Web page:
But one by one, Bay Area counties have all been added to a state watch list, which places additional restrictions on what can be open.
San Francisco Mayor London Breed — heralded early in the pandemic as an example of a public official corralling her city into compliance — issued a harsh reminder to city residents in a public message when the county was recently added to the list.
“We have a small window of time right now to get our cases under control before we could see the large outbreak that we’re seeing around this country,” she said, adding that any business reopenings would be paused indefinitely.
The sudden increase in cases comes despite the early and tough steps six counties here took on March 16, locking down businesses and closing schools. Silicon Valley tech companies — the most influential residents — set the tone in early March, sending most of their white-collar employees home to work remotely. And for months, it seemed like it was working.
“What it bought us was 3½ months of relative calm, relatively few cases, astoundingly few deaths, and an opportunity to build up capacity,” said Dr. Robert Wachter, chair of the University of California at San Francisco’s department of medicine. “What it also bought us was a little bit of complacency.”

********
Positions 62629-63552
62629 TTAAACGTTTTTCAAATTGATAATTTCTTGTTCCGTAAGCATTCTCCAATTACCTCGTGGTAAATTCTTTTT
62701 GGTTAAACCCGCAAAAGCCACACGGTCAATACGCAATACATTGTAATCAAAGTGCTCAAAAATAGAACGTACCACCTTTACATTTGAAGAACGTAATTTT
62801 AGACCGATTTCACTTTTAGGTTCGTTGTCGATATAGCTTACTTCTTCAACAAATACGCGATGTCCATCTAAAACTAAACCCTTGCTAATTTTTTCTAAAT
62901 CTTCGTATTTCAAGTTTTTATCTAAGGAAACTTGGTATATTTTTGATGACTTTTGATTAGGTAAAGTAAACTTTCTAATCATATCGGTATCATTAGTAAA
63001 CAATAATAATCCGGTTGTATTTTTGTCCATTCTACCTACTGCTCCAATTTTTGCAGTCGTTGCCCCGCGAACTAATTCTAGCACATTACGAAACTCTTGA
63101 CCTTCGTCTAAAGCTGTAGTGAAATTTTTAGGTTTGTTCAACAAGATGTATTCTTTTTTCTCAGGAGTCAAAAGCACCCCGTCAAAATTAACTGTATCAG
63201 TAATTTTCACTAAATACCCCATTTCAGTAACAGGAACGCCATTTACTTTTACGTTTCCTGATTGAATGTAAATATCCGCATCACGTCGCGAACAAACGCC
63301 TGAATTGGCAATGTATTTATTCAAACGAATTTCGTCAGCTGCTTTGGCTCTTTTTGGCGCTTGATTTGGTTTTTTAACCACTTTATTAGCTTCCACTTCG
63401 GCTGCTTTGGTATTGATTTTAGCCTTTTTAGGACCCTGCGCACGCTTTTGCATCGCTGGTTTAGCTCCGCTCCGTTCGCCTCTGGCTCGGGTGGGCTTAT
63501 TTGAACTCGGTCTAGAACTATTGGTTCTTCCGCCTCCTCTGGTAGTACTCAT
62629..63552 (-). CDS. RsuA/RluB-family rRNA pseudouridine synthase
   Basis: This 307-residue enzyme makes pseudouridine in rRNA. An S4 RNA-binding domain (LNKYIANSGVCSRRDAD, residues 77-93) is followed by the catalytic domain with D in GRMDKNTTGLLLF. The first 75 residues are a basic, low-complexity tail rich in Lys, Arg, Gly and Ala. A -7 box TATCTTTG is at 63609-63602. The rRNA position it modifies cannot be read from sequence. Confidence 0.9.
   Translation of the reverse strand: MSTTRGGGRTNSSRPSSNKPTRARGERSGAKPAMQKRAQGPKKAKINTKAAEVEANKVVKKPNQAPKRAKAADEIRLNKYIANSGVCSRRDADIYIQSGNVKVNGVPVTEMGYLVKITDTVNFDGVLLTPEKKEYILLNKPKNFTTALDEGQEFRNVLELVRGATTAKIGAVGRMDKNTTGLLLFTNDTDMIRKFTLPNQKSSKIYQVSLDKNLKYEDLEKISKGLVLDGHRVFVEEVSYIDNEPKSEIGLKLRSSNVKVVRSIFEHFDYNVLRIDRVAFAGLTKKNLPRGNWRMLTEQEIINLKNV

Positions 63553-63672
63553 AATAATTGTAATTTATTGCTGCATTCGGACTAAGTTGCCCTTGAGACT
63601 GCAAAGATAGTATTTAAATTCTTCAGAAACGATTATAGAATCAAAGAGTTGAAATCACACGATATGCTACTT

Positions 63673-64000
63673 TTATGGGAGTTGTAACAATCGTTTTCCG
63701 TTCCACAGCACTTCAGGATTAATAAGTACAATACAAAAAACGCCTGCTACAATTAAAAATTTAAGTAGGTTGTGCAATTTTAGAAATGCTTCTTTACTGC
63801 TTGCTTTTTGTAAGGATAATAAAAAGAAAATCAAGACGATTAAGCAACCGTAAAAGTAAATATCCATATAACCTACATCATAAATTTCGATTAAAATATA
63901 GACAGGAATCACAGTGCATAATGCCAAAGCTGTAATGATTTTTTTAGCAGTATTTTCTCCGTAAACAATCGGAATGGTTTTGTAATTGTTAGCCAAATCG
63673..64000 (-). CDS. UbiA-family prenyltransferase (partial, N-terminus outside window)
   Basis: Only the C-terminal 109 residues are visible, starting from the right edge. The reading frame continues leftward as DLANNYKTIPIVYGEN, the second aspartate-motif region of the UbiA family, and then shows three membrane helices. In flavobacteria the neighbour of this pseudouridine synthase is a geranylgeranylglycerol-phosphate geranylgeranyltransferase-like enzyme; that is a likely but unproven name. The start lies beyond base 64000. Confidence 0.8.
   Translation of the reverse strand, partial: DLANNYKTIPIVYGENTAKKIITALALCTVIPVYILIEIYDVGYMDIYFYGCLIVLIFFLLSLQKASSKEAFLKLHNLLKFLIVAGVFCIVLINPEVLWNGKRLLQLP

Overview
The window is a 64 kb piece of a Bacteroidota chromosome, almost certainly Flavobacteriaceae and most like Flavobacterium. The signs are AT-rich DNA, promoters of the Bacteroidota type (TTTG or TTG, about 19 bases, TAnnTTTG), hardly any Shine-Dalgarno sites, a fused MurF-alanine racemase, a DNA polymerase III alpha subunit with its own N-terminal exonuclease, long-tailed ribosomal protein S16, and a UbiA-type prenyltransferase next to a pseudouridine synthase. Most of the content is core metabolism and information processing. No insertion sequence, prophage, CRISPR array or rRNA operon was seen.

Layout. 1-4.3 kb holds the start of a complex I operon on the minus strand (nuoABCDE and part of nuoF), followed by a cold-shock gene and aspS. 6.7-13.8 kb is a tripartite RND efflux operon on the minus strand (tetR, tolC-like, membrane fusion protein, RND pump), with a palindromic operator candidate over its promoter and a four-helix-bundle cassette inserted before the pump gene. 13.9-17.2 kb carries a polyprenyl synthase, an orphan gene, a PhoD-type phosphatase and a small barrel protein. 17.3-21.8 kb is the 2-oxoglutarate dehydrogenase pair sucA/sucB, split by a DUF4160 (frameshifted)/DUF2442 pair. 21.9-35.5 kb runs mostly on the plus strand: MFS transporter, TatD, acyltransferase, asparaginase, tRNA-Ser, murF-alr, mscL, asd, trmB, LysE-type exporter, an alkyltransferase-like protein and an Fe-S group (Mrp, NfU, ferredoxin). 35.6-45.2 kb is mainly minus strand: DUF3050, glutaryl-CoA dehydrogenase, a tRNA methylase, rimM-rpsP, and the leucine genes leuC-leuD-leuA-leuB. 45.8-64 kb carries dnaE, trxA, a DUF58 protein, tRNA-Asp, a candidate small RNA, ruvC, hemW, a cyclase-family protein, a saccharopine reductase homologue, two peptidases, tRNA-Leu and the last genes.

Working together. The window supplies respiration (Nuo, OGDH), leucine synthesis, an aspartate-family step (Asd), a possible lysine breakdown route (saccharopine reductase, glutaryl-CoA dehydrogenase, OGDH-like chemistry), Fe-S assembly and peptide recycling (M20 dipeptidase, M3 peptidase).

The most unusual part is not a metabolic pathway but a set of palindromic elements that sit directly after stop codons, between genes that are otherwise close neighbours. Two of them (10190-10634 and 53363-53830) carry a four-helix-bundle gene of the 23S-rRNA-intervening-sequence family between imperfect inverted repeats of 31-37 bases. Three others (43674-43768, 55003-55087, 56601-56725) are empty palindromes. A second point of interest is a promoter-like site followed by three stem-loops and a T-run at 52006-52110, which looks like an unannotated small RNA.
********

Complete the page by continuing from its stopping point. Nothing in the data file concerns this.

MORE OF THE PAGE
That’s something Felix Castillo, a bus operator for San Francisco’s MUNI public transit system, sees as more people catch rides every day.
“What’s scary about now is no one is scared anymore, everyone is relaxed,” Castillo said. “I think it’s the most stressed I’ve been.”
Throughout the pandemic, Castillo has been crisscrossing the city on different bus lines during his daytime shifts, attempting to enforce the city’s mask rule for riders. Most people wear them now, but he recounts tense exchanges with some who wouldn’t. His cousin, another MUNI operator, was spit on recently by a rider who refused to use a mask.
In late spring, Bay Area residents’ confidence was bolstered by how well the state and local governments seemed to be containing the virus.
“We were dubbed the ‘California miracle,’” said Dr. Peter Chin-Hong, a medical professor at UCSF who specializes in infectious diseases. “Then Memorial Day hit, and that was probably the turning point in California.”
Justin Donnelly used to ride the Caltrain every day from his home in downtown San Francisco to work at a Stanford University chemistry lab. As the shelter-in-place orders took hold, he started driving in, breezing along empty freeways. In the past three weeks, he has noticed a slowdown on the city’s roads as he drives home midday.